They organized a company under the name SWIFT, DILLINGHAM & Co., developed the water-power, took over the first saw mill built in the town by H. P. CLARK, to which they added a flouring mill. The company also established the first store in the village in 1850. The building used for the mill was originally the first dwelling house erected in that vicinity by Donden FERGUSON in 1848. CLARK purchased the property and converted the house into a saw-mill.

"Glen House" Popular

Stephen DILLINGHAM built the "Glen House" for many years one of the leading hotels in that region. It was first used as a boarding house for the men employed on the construction work of the dam for the flouring mill, but in 1858 was opened as a public house, Gilbert STANNARD being the first landlord of the hostelry. Since that time it has been under many different managements.

When the railroad had been completed to Glenbeulah, a reception was held in the Glen House. The first train reached the village on March 20, 1860, with a number of Sheboygan residents on board. For nine years after the railroad had been completed to that point, Glenbeulah was the terminus of the Sheboygan & Mississippi railway.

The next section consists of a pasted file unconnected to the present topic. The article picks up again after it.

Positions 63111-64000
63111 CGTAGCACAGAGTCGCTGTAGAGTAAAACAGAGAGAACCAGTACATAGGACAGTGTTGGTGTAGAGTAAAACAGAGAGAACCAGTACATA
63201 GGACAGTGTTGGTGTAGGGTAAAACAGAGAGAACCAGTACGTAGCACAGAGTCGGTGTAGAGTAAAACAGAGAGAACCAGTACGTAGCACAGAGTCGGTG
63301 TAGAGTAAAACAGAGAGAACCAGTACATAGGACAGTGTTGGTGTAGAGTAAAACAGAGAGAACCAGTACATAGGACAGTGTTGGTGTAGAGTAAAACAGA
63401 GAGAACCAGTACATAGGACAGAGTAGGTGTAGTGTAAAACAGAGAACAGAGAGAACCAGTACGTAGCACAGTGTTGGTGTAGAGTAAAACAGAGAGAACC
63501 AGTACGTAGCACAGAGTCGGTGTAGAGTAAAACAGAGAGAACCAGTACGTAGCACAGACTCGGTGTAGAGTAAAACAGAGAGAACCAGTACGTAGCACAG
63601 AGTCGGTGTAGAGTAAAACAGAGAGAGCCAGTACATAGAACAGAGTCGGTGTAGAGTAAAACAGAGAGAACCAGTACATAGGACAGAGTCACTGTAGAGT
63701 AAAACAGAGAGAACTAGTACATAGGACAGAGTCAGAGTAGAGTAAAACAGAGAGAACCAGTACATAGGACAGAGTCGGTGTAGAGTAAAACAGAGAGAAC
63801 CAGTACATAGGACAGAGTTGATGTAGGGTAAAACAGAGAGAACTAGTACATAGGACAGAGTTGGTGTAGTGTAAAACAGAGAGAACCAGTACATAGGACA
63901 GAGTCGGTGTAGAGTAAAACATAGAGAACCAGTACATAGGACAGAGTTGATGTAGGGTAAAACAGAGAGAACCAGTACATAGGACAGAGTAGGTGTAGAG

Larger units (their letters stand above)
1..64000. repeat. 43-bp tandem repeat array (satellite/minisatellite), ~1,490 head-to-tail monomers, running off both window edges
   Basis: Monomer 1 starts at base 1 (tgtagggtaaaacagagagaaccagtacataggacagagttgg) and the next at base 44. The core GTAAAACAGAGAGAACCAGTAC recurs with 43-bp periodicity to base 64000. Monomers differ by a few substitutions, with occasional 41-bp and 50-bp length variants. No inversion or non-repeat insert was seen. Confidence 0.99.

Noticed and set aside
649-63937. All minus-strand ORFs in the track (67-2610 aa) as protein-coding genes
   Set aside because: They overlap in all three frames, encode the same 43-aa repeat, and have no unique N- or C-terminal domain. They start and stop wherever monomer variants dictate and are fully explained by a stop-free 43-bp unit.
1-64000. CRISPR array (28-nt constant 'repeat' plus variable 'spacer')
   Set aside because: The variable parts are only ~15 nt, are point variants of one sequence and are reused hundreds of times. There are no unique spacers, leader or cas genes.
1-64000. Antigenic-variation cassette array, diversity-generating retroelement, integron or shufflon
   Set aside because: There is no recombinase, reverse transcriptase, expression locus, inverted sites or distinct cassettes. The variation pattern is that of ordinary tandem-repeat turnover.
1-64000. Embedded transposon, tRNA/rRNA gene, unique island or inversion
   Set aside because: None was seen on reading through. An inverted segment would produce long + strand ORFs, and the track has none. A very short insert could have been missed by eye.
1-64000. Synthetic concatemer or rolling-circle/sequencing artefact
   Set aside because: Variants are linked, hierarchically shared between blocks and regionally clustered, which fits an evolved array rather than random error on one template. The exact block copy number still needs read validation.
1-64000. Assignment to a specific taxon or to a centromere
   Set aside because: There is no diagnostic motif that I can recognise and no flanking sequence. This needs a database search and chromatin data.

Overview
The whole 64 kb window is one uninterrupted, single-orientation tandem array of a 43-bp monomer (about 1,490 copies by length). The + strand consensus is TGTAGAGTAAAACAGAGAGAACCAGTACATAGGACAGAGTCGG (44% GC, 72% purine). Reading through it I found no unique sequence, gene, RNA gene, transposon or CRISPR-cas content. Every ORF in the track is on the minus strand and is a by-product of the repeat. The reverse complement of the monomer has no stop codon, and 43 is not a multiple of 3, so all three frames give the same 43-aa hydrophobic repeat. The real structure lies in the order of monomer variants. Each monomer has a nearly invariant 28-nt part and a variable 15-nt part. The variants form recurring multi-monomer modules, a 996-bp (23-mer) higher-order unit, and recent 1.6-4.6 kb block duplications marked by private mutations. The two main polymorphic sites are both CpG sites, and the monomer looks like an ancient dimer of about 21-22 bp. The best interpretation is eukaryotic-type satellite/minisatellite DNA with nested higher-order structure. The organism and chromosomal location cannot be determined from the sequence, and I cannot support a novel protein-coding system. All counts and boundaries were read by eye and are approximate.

In 1857 DILLINGHAM bought the CLARK saw-mill which he held for about 27 years, when it was taken over by R. A. VANALSTYNE. Several years later Gust BAUMANN acquired the mill property, which he operated for a few years. The old landmark was razed several years ago.

The flouring mill was purchased by John BAUERNFEIND and a man named MEYERS in 1873. They operated the mill until sixteen years ago when it was re-sold to George METZGER. A few years ago a man named SUCKOW bought the mill; but on Sunday preceding the day on which he intended to re-open the mill, Mr. SUCKOW was drowned in the mill-pond. Since then the mill has been idle.

The first blacksmith shop was built and operated by F. D. LADENBERGER in 1857. Prior to that time, Mr. LADENBERGER had been employed in DOCKSTADER's blacksmith shop at Greenbush. His first shop at Glenbeulah was a small frame building, but later he erected a stone building which he occupied up to the time he retired from active business. The quaint old shop, with its wooden roof tumbling in from decay, still stands upon the original site. Mr. LADENBERGER passed away in November, 1923, after a long, active business life.

Slade First Postmaster

The first postmaster in the village was Ed. SLADE, who kept the office in the store building which had been erected by the SWIFT-DILLINGHAM company. The office was established on February 7, 1860, having been moved at that time from Elkhart Lake. Other postmasters in regular order of succession were: John E. DENNIS; Ed. WEAVER; R. S. ARNOLD; Floyd B. HESLER; James F. MOONEY, Jr.; and Floyd B. HESLER, who was appointed for the second time twenty-four years ago, since which time he has remained postmaster.